Tag Archives: spotlight

Pageants, Prison and Pediatrics; A Spotlight on Nursing Alumna Catherine Whittaker

IMG-2754

Whittaker serving in a retirement home after winning Ms. Utah Senior. Photos courtesy of Whittaker.

By Corbin Smith

Jesus Christ once taught, “Thou shalt love the Lord thy God with all thy heart, and with all thy soul, and with all thy strength, and with all thy mind; and thy neighbour as thyself.” Christ went on to illustrate this concept by sharing a story we all know and love: The Good Samaritan. While on a trip to Jerico, a Jewish man was robbed, beaten and abandoned by a group of thieves. While a priest and a Levite passed by this dying man without offering any help, a Samaritan, someone who had likely struggled due to social discriminations, stopped and helped nurse the injured man back to help. That example of service and compassion is exactly how BYU nursing alumna Catherine Whittaker (AS ’74) has lived her life since she was a young woman.

Catherine Whittaker was born and raised in Provo, Utah. Ever since her first breath, Whittaker has recognized the positive impact nurses have had on her life. When Whittaker was born sick and pre-mature, it was her mother, who was a professionally trained nurse, along with many other nurses that saved her when the doctors said it was unlikely she would survive. Later on in life, when her father left when she was 17 years old, she was charged with caring for her six younger siblings alongside her mother. These experiences as a teenager inspired Whittaker to come to BYU and study to be a nurse in 1972.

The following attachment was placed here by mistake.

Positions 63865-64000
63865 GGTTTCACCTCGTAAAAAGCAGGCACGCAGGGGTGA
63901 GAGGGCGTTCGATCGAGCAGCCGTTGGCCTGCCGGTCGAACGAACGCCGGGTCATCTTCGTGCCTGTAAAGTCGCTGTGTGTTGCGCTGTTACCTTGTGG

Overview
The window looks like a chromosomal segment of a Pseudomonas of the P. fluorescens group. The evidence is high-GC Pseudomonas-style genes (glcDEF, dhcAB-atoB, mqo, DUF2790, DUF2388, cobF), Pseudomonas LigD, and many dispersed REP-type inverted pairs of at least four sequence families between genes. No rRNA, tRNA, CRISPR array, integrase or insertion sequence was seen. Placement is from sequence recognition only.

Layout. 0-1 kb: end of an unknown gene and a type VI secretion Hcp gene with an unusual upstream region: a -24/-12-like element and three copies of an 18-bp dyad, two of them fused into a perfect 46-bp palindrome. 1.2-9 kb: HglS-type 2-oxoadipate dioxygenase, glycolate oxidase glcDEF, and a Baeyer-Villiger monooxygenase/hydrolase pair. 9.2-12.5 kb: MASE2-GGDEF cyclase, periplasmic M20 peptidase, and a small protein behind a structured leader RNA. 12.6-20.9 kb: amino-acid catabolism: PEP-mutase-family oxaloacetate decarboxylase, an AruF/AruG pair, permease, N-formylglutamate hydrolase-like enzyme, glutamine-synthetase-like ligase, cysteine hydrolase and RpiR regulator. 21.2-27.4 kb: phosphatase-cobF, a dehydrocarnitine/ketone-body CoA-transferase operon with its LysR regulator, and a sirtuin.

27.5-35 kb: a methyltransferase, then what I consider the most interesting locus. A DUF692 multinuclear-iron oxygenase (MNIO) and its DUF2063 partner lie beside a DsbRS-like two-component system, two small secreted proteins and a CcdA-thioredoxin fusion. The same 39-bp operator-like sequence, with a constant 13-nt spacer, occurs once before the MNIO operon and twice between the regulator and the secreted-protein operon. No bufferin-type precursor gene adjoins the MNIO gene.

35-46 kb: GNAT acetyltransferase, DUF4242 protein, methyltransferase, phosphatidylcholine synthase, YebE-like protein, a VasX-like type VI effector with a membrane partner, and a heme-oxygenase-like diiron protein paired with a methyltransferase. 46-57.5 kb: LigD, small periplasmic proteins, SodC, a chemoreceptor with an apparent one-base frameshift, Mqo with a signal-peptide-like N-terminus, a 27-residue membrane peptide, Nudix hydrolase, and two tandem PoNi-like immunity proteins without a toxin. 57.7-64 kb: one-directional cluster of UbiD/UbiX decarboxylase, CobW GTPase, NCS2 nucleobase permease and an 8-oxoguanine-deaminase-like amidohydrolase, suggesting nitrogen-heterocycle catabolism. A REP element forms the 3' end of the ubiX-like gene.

Since her days at the Y, she has been a registered nurse for 45 years in various medical specialties and settings, from labor and delivery to maternal fetal medicine. Incredibly, she has personally helped bring over 3,000 babies into the world. With all of her experience in the field of nursing, she says that she has learned two major lessons that have guided her life.

First, that service is based off of love. While working in labor and delivery, Whittaker had a personal experience with a close friend. As her friend got closer to the due date of her third child, various complications arose due to the Rh factor in her blood. Hours later, a beautiful 8 ½ pound stillborn baby was born. Whittaker was able to be with her friend in those heart-wrenching moments to comfort and lift her dear friend. Even though it is hard, Whittaker recognizes the impact of a caring nurse in the face of tragedy. “I love being able to have intimate experiences with each patient and their families, it really helps you love each person you serve” says Whittaker.

IMG-1142

Whittaker (far right), along with three fellow Ms. Senior America contestants. 

Second, when asked how nursing has set her up for lifelong service she says, “It gave me confidence in myself and allowed me to come out of my shell.” Whittaker is a woman of many talents and titles. In 2018, Whittaker was named Ms. Utah Senior America and was the 3rd runner-up at the Senior Nationals pageant. Together with that honor, she was presented the 2019 Mother of Achievement award, recognizing the impact she has made outside of her family.

Whittaker also spends a lot of time in prison! She is part of “Real Transitions” that helps women transition from prison to society, as well as she serves with her husband in a branch presidency in the Utah State prison. “Whether you are preparing a prescription for a patient or serving people in your community” says Whittaker, “you must be confident in yourself at all times.”